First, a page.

27 28

Paquette, David. Min Aung Hlaing Appointed Vice-Senior General. The Irrawaddy. 3 April 2012. <> Nai, Aye. Rohingya's Face Riot Charges for Refusing to Register as 'Bengali.' 22 May 2013. Democratic Voice of Burma. <> and Nasaka Uses 'Bengali' in Place of 'Rohingya' in Surveys. Kaladan Press Network. 10 May 2013. <> 29 Ferrie, Jared. Myanmar President Disbands Controversial Border Force. Reuters. 15 July 2013. <> 30 Political Myths. Network Myanmar. Accessed 24 July 2013. <>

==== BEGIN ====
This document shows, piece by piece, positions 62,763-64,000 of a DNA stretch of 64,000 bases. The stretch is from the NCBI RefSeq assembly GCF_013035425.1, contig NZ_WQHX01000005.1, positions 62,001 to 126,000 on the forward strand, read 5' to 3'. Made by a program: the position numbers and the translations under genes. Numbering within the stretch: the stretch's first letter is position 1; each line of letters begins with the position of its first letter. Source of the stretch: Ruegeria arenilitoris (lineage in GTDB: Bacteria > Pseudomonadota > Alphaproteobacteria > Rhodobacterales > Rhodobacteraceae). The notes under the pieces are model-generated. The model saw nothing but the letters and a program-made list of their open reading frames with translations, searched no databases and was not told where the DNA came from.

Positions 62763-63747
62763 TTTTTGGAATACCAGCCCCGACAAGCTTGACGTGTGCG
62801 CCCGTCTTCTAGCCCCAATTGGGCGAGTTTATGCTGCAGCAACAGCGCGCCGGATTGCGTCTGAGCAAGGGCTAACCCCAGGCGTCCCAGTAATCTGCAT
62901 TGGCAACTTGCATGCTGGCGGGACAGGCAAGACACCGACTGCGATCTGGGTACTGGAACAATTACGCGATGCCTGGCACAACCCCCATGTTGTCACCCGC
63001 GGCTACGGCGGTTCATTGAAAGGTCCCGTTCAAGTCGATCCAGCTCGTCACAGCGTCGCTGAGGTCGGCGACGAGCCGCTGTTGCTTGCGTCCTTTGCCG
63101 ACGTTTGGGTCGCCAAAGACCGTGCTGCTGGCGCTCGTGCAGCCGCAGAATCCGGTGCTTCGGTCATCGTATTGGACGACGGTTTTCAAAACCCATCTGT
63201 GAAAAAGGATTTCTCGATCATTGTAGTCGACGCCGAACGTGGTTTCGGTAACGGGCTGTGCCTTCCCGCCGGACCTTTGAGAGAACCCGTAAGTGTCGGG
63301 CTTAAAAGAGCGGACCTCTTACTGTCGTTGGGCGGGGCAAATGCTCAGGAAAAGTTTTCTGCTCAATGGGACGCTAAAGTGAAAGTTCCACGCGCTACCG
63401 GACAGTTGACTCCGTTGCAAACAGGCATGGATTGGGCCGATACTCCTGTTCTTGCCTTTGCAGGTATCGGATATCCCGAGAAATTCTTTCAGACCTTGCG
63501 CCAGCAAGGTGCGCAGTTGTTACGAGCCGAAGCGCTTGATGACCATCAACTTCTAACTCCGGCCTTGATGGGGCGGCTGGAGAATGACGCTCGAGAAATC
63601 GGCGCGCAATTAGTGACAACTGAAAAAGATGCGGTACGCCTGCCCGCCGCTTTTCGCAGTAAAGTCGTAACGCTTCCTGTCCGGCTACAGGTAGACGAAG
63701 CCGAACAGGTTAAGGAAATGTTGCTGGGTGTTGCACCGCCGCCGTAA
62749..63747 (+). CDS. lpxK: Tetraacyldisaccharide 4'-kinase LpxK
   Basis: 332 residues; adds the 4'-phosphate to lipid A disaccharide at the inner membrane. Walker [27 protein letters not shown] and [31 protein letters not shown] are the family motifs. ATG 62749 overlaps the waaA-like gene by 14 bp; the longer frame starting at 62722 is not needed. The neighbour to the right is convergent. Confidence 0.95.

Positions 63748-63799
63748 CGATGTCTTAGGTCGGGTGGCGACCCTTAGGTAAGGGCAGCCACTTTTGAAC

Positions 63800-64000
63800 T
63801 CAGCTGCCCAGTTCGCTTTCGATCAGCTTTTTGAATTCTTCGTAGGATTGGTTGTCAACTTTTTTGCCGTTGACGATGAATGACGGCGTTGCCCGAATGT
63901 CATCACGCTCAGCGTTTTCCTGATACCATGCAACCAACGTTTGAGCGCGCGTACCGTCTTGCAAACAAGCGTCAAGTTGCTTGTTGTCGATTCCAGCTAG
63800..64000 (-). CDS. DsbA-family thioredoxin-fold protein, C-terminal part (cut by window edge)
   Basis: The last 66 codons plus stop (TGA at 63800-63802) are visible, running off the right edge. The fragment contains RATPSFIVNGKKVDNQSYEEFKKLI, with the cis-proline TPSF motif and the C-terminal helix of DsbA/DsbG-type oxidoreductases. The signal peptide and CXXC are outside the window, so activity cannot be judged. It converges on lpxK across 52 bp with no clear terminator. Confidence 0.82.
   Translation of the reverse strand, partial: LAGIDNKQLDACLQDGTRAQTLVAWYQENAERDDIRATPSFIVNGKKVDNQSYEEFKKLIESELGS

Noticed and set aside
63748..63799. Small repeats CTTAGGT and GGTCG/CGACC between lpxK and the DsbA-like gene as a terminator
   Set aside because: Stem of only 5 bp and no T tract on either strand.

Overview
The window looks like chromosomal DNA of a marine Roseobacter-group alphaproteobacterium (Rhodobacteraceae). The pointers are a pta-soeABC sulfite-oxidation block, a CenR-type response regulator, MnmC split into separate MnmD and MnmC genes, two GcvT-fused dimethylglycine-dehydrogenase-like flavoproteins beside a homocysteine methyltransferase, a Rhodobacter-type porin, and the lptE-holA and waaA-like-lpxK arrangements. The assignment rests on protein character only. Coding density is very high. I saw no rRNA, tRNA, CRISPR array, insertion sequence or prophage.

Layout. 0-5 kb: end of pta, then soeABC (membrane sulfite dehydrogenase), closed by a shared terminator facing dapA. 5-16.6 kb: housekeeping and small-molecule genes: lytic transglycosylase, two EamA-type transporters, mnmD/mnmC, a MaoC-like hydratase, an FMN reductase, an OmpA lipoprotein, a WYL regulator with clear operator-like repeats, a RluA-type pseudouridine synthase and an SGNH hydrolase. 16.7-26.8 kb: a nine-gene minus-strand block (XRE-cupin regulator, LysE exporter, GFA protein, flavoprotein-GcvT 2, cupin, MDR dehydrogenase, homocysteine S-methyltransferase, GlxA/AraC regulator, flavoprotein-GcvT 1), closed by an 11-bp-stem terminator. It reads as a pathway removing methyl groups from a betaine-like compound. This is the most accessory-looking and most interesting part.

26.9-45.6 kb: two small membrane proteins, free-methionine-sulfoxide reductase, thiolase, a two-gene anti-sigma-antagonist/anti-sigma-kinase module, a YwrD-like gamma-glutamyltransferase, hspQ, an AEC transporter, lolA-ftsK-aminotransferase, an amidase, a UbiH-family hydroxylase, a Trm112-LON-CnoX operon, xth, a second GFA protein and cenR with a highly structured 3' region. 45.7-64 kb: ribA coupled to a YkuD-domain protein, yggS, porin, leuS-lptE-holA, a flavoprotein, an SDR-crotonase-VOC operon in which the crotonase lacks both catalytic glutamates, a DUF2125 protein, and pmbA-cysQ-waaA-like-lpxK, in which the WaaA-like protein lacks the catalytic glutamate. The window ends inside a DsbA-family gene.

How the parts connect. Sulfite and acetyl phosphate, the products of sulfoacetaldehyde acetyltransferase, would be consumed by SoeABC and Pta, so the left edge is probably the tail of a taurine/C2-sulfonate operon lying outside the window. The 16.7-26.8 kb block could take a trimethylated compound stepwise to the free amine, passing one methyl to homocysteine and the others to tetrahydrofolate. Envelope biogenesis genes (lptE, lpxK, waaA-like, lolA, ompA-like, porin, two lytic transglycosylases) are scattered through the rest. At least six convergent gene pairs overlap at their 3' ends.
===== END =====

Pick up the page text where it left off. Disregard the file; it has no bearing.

minority has resulted in some 70,000 civilians being displaced. In recent outbreaks of violence against the Rohingya Muslim minority in 2012, Tatmadaw units openly supported or contributed to the mob violence which appeared spontaneous but which was actually a wellorganized campaign of ethnic cleansing. The rule of law is unknown in the Tatmadaw and its various war crimes and crimes against humanity have never been investigated.31 Lon Thein On 10 June 2012, after waves of mutual inter-ethnic violence between both Rohingya and non-Rohingya Muslims and Arakanese Buddhists, Thein Sein declared a state of emergency in Rakhine, transferring power to the military. With this began an organized campaign of violence against the Rohingya supported by the paramilitary security force Lon Thein. According to Human Rights Watch, Lon Thein along with the army, police, and Nasaka security forces committed killings, mass arrests, and looting against the Rohingya population in northern Arakan.32 Swan Arshin Little can be said for certain about Swan Arshin, a secretive organization whose name translates to Masters of Power and has no public face and no official involvement in Burmas government or security apparatus. The group is surrounded in myth and legend, with some analysts arguing that Burmas long tradition of tea culture combined with severe restrictions on free speech have made it difficult to separate truth from fiction regarding contemporary events and organizations.33 The Irrawaddy News Agency notes that the recent violence in Burma is widely accepted to be at least partially the responsibility of Swan Arshin, an organization made infamous by their rumoured involvement in the 1996 and 2003 attacks on Aung San Suu Kyi. 34 At that time, the organization was a tool of the military-backed Union Solidarity and Development Association which evolved into the Union Solidarity and Development Party (USDP). 35 The USDP flatly denies that it had anything to do with Swan Arshin;36 however, the group was credited with involvement in 2007 attacks on pro-democracy demonstrators during the Saffron Revolution,37 attacks which the former military government clearly orchestrated.